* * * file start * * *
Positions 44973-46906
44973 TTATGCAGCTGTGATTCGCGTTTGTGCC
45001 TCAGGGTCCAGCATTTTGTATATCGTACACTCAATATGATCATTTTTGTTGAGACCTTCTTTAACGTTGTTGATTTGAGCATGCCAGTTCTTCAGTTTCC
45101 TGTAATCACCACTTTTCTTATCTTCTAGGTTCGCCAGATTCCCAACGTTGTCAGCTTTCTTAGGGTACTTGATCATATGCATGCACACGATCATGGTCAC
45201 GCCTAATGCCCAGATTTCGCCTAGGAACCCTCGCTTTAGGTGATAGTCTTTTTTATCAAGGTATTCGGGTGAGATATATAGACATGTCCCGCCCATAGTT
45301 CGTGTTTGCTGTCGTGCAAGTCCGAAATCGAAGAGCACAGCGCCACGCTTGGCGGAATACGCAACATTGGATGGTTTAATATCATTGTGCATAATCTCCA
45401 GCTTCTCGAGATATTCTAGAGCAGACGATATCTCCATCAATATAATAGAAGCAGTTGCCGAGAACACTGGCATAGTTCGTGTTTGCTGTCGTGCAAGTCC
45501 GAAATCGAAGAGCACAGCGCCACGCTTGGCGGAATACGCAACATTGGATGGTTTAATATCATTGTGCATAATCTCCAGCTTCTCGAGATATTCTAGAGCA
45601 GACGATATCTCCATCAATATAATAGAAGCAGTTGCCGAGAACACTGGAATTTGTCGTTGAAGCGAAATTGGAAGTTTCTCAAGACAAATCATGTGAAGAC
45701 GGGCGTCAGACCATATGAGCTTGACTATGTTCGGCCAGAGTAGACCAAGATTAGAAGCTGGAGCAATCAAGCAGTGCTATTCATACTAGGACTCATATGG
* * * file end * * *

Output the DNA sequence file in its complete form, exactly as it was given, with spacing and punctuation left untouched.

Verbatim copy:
Positions 44973-46906
44973 TTATGCAGCTGTGATTCGCGTTTGTGCC
45001 TCAGGGTCCAGCATTTTGTATATCGTACACTCAATATGATCATTTTTGTTGAGACCTTCTTTAACGTTGTTGATTTGAGCATGCCAGTTCTTCAGTTTCC
45101 TGTAATCACCACTTTTCTTATCTTCTAGGTTCGCCAGATTCCCAACGTTGTCAGCTTTCTTAGGGTACTTGATCATATGCATGCACACGATCATGGTCAC
45201 GCCTAATGCCCAGATTTCGCCTAGGAACCCTCGCTTTAGGTGATAGTCTTTTTTATCAAGGTATTCGGGTGAGATATATAGACATGTCCCGCCCATAGTT
45301 CGTGTTTGCTGTCGTGCAAGTCCGAAATCGAAGAGCACAGCGCCACGCTTGGCGGAATACGCAACATTGGATGGTTTAATATCATTGTGCATAATCTCCA
45401 GCTTCTCGAGATATTCTAGAGCAGACGATATCTCCATCAATATAATAGAAGCAGTTGCCGAGAACACTGGCATAGTTCGTGTTTGCTGTCGTGCAAGTCC
45501 GAAATCGAAGAGCACAGCGCCACGCTTGGCGGAATACGCAACATTGGATGGTTTAATATCATTGTGCATAATCTCCAGCTTCTCGAGATATTCTAGAGCA
45601 GACGATATCTCCATCAATATAATAGAAGCAGTTGCCGAGAACACTGGAATTTGTCGTTGAAGCGAAATTGGAAGTTTCTCAAGACAAATCATGTGAAGAC
45701 GGGCGTCAGACCATATGAGCTTGACTATGTTCGGCCAGAGTAGACCAAGATTAGAAGCTGGAGCAATCAAGCAGTGCTATTCATACTAGGACTCATATGG